Despite four days of talks with United Nations Secretary-General Javier P'erez de Cu'ellar, Iran and Iraq remain far apart in their basic positions on how best to end the seven-year-old Gulf War. It appears, based on the public statements of Iranian and Iraqi leaders and the private comments of a UN official here, that much remains to be done to draw Iran and Iraq closer to a mutually acceptable peace plan.
Iran still insists that its forces will continue to fight to overthrow Iraqi President Saddam Hussein. And Iraq seems determined to continue its destructive air raids against Iranian industrial and oil targets - including Gulf tankers in Iranian waters - until Iran accepts the UN cease-fire resolution.
It is unclear at this point whether the Security Council will push now for an arms embargo or other sanctions against Iran for its refusal to abide by the UN peace demand contained in the July 20 Security Council Resolution No. 598.
Some analysts suggest that the Secretary-General's report on his detailed discussions with Iranian and Iraqi leaders may hold the seeds for more promising peace talks and diplomacy in the future.
Others are suspicious that Iran may be taking advantage of UN peace efforts to bolster its economy and boost its war effort against Iraq.
Although there was no breakthrough as a result of his diplomacy, Mr. P'erez de Cu'ellar's trip, which ended Tuesday, accomplished more than previous Gulf peace missions, according to a UN official who asked not to be named.
The Secretary-General detected in his contacts positive ``movement'' by Iranian leaders,'' according to the official. It was perhaps ``not great movement but there is at least some atmosphere which might start some [effort toward peace],'' the official said.
The Secretary-General's trip helped reduce Iranian distrust of the UN Security Council, the UN official said, in large part because of the Iranians' personal confidence in P'erez de Cu'ellar.
``Sometimes the personal relations help in trying to break down barriers,'' the official said.
Iranian leaders have frequently denounced the UN Security Council as unfair and have objected to what they view as a pro-Iraqi bias in the Council.
The Iranian perception may be changing.
``There seems to be certain movement,'' the UN official said. ``Maybe not enough [for peace], but at least you can talk about things which a year ago we were not able to discuss.''
In the past, he noted, simply uttering the word ``cease-fire'' was considered taboo in discussions with Iranian leaders. ``Now when you say it ... there is an argument. So at least you can mention taboo words.''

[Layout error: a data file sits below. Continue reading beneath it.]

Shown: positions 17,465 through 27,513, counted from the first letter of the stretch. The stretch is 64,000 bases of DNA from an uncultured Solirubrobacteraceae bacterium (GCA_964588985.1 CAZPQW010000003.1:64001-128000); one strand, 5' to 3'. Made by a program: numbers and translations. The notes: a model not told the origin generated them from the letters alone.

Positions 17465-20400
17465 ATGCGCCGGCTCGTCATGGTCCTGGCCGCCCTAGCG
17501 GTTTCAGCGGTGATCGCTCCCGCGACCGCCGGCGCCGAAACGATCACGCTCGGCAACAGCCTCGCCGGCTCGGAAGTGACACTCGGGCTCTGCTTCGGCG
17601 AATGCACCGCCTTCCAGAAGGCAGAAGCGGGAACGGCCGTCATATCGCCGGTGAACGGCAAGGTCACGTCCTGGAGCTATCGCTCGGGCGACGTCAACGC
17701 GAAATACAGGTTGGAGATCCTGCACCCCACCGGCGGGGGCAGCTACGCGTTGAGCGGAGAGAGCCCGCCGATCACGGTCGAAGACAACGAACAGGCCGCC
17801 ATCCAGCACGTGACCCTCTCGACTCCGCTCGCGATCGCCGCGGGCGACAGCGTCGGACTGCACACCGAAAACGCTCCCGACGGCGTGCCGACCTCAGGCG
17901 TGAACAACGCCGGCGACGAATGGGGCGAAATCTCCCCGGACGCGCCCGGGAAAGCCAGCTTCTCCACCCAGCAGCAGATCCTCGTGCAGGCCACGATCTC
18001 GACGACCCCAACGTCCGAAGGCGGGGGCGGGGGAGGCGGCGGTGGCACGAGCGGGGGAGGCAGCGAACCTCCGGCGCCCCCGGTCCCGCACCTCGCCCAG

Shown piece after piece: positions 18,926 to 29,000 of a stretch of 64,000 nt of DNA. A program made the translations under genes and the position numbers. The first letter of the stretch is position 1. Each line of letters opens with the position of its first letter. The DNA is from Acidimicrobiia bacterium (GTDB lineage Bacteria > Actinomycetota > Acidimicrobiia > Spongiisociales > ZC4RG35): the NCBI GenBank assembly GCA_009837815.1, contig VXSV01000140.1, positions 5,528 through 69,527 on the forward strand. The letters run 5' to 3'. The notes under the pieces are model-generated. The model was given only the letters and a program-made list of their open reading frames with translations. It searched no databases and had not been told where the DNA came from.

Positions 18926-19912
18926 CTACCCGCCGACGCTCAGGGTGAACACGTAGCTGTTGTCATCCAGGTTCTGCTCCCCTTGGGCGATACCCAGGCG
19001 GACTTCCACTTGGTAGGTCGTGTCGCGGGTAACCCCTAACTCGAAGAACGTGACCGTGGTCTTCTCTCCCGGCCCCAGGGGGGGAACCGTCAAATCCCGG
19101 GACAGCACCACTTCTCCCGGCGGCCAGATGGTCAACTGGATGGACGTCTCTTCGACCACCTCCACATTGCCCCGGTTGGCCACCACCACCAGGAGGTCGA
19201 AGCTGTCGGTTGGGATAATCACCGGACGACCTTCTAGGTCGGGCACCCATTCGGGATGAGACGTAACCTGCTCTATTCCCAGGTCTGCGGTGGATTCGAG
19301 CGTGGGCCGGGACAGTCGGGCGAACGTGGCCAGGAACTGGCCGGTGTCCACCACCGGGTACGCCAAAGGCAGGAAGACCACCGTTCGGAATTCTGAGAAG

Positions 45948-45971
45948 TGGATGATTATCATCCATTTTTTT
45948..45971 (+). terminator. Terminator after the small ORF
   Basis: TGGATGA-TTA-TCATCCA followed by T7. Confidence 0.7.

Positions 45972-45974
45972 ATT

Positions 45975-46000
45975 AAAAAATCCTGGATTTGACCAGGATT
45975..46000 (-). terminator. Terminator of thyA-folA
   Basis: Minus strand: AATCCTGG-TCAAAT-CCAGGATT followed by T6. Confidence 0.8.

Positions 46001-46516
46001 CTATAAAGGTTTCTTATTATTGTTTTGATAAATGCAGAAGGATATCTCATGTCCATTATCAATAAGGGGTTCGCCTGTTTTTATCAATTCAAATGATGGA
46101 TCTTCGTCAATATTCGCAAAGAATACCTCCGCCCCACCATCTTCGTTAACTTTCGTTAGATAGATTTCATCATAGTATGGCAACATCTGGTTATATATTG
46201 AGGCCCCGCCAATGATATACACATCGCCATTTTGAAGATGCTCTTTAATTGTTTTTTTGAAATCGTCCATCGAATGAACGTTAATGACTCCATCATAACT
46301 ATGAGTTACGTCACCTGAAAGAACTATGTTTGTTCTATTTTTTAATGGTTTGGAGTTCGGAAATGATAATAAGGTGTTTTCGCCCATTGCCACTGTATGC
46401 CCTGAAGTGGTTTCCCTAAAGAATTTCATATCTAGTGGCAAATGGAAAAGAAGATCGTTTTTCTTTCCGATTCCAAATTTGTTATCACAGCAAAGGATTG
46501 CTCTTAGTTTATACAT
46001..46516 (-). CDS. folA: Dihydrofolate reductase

Throughout his four-day peace mission to the Gulf, P'erez de Cu'ellar declined to reveal specific details of his efforts to gather information and conduct discussions.
But he disclosed Tuesday that he had come to the region with ``an outline of a plan'' to end the Gulf war.
``I had a very specific task,'' the Secretary-General said during a brief press conference as he prepared to leave Iraq Tuesday afternoon.
``I didn't arrive empty-handed. I came with an outline of a plan of the implementation of the resolution.''
``Now it is for me to go to New York and report to the Security Council,'' he added.
The Secretary-General is scheduled to return to New York Wednesday after an overnight stop in Europe. Once in New York he will submit a written report to the UN Security Council on his discussions with Iranian and Iraqi leaders. He will also be available for consultation with Security Council members.
A key question P'erez de Cu'ellar will be expected to answer in New York is whether Iran has formally and unambiguously rejected the Security Council's peace effort.
Iranian officials maintain that they will not participate in UN-sponsored peace talks until Iraq is denounced as the aggressor in the Gulf war.
So far Iran has avoided an outright rejection of Resolution 598, saying that it included some positive points.
Iraq says that Iran has already rejected the peace resolution and that it should be condemned by the world community and subjected to UN sanctions.
``The Iranian position has been since the 20th of July a position of procrastination,'' says Iraqi Foreign Minister Tariq Aziz.
``They are making a lot of maneuvers to gain time in order to avoid as long as possible'' the threat of UN-sponsored sanctions, Mr. Aziz says.